We briefly looked at hack in part one of this series, but there is a lot more to it than type-hints.
The main reason for Hack, is not to alleviate any number of small bugs that can creep into PHP code due to lack of strong typing, but instead to provide new language features and tooling to make developers lives better.
A primary goal of hack is to not [negatively] impact the developers workflow — especially the REPL; whereby we can edit code and refresh our browser to immediately see changes.
Note: Hack is only included with HHVM 3.0 or nightly builds after March 20th.
Hack support is built-in to HHVM, it is simply an alternative syntax. To use Hack, with HHVM, you just run your hack files in the same way as PHP ones. The opening tag (
<?hh) identifies the file as using hack.
In addition to actually running hack files with the HHVM runtime, there are several command line tools for use during development, and migration of existing code bases.
The primary tool is the static analyzer, that will watch your files and report errors in [near] realtime (~200ms). In reality, the static analyzer is Hack.
There are several important changes from PHP that you should know about hack:
- To promote best practices, you cannot mix Hack with HTML (or other non-code text)
- All hack files must start with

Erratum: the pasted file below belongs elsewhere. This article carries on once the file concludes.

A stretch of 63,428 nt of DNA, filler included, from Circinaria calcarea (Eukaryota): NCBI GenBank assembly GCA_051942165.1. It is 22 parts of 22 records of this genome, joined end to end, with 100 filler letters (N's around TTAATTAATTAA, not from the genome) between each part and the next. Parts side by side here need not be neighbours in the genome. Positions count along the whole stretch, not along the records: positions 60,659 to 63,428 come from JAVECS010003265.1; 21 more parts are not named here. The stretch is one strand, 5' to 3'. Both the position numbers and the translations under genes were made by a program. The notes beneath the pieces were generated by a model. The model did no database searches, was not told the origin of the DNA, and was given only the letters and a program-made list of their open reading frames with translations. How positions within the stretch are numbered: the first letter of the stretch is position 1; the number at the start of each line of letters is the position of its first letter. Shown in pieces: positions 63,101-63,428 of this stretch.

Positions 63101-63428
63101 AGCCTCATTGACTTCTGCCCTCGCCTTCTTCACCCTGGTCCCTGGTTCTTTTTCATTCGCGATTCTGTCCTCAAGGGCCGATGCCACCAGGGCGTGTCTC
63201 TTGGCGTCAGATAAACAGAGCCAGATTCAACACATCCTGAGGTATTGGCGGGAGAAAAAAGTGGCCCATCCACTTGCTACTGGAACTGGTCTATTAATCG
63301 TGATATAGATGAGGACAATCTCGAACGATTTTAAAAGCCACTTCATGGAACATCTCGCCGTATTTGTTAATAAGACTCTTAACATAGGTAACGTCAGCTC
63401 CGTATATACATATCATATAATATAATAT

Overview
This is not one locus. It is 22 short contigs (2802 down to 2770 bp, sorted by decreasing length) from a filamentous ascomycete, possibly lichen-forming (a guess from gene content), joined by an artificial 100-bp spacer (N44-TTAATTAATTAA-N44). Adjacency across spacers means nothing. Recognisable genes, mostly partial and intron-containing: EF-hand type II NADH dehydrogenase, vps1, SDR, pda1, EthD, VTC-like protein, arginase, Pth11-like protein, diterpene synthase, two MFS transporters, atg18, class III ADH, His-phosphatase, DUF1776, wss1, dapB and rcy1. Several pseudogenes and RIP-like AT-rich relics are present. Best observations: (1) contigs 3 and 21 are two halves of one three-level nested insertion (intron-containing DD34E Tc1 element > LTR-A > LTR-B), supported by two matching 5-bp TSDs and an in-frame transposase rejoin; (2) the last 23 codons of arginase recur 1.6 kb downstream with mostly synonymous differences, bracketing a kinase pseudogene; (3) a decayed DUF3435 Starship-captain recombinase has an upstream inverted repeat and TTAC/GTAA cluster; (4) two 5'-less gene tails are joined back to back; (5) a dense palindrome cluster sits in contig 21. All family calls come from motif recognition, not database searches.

- There is no closing tag for hack files
- Hack also has multiple modes
- XHTML can be embedded using XHP, which makes XHTML tags into language constructs
There are three "modes" in which you can run hack, each of which is denoted by a comment after the opening tag:
Partial — The default mode. In this mode Hack will ensure that all types are followed, however you are not required to specify types for everything. Additionally, you may call into non-hack code (standard PHP code) without errors.
Because partial is the default mode, it is recommended that you do not specify it via comment:
Strict mode will ensure that all type checks are met, and will not let you call into non-Hack code. In strict mode, you must type annotate all code.
While you can include strict files into non-strict files, you cannot go the other way.
In particular, you cannot call classes that are defined in non-Hack code.
Additionally, you cannot have any top-level code, except for
require statements. This means all code must be inside classes or functions. Implicitly, it means that at your entry code cannot be strict (e.g. your bootstrap, in Zend Framework 2 lexicon).
As mentioned, modes are enabled by adding a comment after the opening tag:
One other restriction in strict mode, is that regular arrays must be type hinted, and using other collections (Vector, Set, Map, Tuple) are preferred.
While strict mode is probably a great goal, in reality it's unlikely to happen while migrating legacy code-bases.
Decl mode, or Declarations mode, means that the type checker will trust any type hints that are specified when calling functions, but will not require them.
In addition to the three modes, you can intentionally disable type checking by marking code as